DUBAI: Residents of Palm Jumeirah’s luxury Shoreline towers yesterday urged police to unlock the back door of a building closed by its developer in a row over beach access.
The crowd met in a lobby trying in vain to have officers open the entrance, which was shut by Nakheel to stop residents using the beach.
The two-hour gathering was the latest escalation in the month-long dispute at the 20-tower development over use of the beach, pool and gymnasium.
Nakheel has banned residents whose units have unpaid service fees from access to the facilities.
To enforce the ban they locked the back doors of the 10 apartment buildings that open on to the pool and beach. Security guards in the lobbies received orders to keep the doors shut.
Beachgoers were forced to use the back doors of five “clubhouse” buildings connected to the apartment towers, where security guards have been posted to screen entrants.
To pass, residents must show “temporary access cards” with their photos on them, which are issued by Nakheel once invoices are settled.
Because owners are responsible for paying these fees, which help to maintain the property and pay for services such as security guards, the measure has affected tenants who rent the apartments.
Owners contend they should only have to pay the portion of service charges that have been approved by Dubai’s Real Estate Regulatory Authority, a stance the government body has endorsed in writing. They also say that, because the lobby and the patio on the other side of the back door are “common areas” they legally own, Nakheel has no right to shut the doors.
The few dozen people who gathered at 10am yesterday applauded when the resident Nader Alizedah asserted that right.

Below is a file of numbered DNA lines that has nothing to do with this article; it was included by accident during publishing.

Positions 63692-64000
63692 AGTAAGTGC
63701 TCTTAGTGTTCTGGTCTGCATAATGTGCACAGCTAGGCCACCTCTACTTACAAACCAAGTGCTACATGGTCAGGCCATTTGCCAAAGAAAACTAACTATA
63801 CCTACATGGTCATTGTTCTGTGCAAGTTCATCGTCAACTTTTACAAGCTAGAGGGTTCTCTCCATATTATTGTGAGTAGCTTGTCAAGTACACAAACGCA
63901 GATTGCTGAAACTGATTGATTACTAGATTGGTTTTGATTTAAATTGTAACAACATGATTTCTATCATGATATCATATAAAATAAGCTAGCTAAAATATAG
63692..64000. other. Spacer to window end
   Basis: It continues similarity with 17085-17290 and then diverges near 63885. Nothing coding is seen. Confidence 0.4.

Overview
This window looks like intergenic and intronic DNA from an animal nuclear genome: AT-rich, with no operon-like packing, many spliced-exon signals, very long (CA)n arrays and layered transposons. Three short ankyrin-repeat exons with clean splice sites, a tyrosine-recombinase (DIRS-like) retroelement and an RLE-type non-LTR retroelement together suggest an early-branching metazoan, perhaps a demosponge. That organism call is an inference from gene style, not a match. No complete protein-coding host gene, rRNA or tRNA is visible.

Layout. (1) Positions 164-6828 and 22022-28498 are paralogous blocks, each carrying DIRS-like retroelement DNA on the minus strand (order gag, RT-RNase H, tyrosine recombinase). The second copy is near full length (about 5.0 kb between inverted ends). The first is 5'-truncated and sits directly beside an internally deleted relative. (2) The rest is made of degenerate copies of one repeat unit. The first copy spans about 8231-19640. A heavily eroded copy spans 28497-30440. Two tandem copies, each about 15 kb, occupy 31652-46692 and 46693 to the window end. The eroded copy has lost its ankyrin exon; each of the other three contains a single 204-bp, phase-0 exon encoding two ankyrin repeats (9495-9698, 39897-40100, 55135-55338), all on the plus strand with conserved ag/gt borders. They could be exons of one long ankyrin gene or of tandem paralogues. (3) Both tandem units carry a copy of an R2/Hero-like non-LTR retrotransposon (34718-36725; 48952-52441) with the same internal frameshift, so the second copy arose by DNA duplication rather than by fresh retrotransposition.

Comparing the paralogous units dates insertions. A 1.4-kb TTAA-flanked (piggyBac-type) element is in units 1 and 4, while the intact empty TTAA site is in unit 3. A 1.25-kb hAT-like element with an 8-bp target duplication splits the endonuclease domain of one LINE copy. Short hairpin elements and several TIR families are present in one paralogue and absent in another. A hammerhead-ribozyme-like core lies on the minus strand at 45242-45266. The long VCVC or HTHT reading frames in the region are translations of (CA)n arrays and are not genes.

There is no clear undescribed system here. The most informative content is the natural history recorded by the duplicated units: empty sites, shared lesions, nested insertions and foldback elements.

“Not only the patio outside but the steps, the other patio, all the way to the walkways – all those are our property,” Mr Alizedah said.
“Being denied access to it by the people we pay to maintain the premises is very unfortunate, very difficult to understand. So that’s why we’re here.”
The group asked the lobby security guard to open the door. He said he was not authorised to so do.
They then called for his supervisor who arrived and said the same, so they called police.
Two officers arrived at 10.30am, unaware of the weeks of frustration that had led to this moment. They told security guards to send Nakheel officials to the lobby but in the end spoke to one by phone.
After an hour of discussion, a few owners gave their names to the officers and went to a nearby station to file a complaint.
Some residents also complained that locking the back doors might pose a fire hazard, especially as the front doors are electronic.
The police have been called more than a dozen times to resolve confrontations at the clubhouse doors since the residential exits were blocked last month.
In another incident, Hamish Harding, a British tenant with an access card, refused to produce it when entering the gym, claiming such passes should not be necessary. Mr Harding said the officers who arrived at the guards’ request regarded the event as too minor to pursue. “We’ve got to fight this,” he said.
Zarina Chinchanwala, 80, an Indian, said she and her husband, both retired doctors, spent much of their free time swimming and going to the beach.
But to show solidarity with fellow owners they have not applied for access cards, even though they have paid all of the fees on their apartment since 2007.
“We paid dues up to present but because of supporting these people we’re not getting a card,” Mrs Chinchanwala said.